Demonstration-Project DEUS 21: A concept for a sustainable urban water infrastructure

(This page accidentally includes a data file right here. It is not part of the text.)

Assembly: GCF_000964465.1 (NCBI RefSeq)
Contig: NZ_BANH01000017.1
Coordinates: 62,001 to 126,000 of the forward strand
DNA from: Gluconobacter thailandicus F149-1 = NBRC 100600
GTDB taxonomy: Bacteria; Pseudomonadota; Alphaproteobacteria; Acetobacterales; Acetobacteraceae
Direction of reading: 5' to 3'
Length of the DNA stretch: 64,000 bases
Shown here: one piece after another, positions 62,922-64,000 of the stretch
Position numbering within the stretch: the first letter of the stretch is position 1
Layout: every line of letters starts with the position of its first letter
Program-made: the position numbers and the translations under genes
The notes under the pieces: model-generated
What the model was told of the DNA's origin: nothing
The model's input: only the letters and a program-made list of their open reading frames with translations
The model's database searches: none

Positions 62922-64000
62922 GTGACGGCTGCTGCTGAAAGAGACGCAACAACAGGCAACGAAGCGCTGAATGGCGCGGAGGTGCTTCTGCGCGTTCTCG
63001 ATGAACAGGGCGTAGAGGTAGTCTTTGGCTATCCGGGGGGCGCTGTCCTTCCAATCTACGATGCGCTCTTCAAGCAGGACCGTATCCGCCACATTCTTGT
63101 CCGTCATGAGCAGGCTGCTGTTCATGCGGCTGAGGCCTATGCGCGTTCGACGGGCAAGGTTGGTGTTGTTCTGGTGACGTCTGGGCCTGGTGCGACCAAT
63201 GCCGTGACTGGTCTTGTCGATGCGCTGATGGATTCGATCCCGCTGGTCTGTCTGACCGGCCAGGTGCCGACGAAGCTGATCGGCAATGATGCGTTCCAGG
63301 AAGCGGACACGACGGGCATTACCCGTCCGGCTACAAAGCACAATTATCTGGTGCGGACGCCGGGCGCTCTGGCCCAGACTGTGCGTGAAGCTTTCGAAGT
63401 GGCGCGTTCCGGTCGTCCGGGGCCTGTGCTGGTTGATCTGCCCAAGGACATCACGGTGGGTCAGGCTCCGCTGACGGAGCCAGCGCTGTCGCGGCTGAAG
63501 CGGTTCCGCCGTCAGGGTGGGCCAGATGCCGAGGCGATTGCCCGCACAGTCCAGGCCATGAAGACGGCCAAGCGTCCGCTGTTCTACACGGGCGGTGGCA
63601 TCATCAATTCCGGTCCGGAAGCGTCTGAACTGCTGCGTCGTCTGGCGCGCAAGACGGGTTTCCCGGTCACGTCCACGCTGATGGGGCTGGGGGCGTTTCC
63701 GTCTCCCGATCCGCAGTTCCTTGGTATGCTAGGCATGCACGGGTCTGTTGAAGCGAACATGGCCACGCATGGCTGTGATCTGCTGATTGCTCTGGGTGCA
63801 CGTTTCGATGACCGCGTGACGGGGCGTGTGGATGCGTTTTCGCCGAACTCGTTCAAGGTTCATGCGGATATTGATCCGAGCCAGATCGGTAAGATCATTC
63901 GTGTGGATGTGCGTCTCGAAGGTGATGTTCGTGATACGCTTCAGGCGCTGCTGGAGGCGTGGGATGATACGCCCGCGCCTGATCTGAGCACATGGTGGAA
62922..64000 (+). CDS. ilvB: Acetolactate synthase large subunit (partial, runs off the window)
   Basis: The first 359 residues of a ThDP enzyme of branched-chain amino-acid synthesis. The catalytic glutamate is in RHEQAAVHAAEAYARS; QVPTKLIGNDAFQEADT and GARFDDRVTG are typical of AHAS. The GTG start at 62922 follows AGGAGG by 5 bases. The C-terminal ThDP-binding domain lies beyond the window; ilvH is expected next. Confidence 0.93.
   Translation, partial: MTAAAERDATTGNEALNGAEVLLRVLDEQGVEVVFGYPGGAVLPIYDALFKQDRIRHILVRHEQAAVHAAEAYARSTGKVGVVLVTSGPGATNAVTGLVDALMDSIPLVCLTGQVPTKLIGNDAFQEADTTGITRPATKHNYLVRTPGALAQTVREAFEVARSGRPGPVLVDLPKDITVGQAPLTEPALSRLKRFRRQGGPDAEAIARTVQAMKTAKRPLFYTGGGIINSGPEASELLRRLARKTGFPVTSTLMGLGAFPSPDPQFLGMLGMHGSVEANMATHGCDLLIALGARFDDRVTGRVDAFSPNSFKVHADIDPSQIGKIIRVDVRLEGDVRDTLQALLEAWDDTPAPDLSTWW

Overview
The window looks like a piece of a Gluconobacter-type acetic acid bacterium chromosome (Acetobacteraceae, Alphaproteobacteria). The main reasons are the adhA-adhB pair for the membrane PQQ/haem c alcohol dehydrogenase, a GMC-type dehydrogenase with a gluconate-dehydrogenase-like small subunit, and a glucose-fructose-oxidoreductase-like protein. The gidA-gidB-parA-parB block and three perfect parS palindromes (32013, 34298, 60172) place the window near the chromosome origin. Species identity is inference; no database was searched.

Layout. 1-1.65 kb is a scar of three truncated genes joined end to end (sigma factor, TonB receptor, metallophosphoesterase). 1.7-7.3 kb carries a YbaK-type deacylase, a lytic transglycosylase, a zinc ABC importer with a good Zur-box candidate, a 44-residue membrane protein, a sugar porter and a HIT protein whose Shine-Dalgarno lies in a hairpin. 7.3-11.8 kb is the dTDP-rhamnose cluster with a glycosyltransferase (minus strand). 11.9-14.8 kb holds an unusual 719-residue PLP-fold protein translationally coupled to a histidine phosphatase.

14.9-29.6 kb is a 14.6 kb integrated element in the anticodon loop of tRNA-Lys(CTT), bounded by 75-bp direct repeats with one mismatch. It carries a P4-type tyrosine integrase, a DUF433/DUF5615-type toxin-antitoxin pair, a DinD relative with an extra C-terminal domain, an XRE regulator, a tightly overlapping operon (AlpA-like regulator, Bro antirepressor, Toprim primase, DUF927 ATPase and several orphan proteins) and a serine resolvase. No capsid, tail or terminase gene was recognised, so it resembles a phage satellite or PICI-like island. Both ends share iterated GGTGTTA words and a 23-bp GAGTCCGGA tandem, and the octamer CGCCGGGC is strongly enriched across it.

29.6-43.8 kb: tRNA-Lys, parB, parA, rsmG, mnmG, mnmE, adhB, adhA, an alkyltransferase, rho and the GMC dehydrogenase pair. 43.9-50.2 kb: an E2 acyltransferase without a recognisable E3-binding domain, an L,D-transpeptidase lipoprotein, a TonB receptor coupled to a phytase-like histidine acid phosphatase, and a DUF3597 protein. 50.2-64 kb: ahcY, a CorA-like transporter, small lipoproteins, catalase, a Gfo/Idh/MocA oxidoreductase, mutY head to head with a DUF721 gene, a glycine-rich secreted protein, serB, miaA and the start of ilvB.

As dynamic as the changes are today in many towns above ground, underground they are often still very conventional: the traditional pipelines and systems of water supply and sewage disposal found today in industrialised countries began their existance in the middle of the nineteenth century. They supply drinking water and water for fire fighting and dispose of polluted water and rainwater. Since it is indisputable that water supply and sewage disposal play a dominant role for each individual and the national economy as a whole, there is the need to find new and sustainable alternatives to today's large-scale centralised structures. Adapted small-scale systems with modular compenents which use the latest technologies represent a promising solution for sustainable water management. Such systems also have application advantages for newly industrialising and developing countries. This paper will describe the innovative concept for sustainable urban water infrastructure called DEUS 21 which is an acronym for the German "decentralized urban water infrastructure system". The DEUS 21 concept utilises rainwater for water supply, and collects residential wastewater together with biogenic kitchen wastes for joint anaerobic treatment. The concept is due to be implemented in a newly developed residential area with about 100 single family homes in the municipality of Knittlingen, Germany, starting in September 2005. The paper describes the concept of DEUS 21, presents the system dynamics based approach to modelling water and energy flows and balances associated with various water infrastructure concepts and given an overview of the appraoch of the sustainability assessment of the DEUS 21 concept in comparison to the conventional approach. The paper also reports on practical aspects related to the planning phase.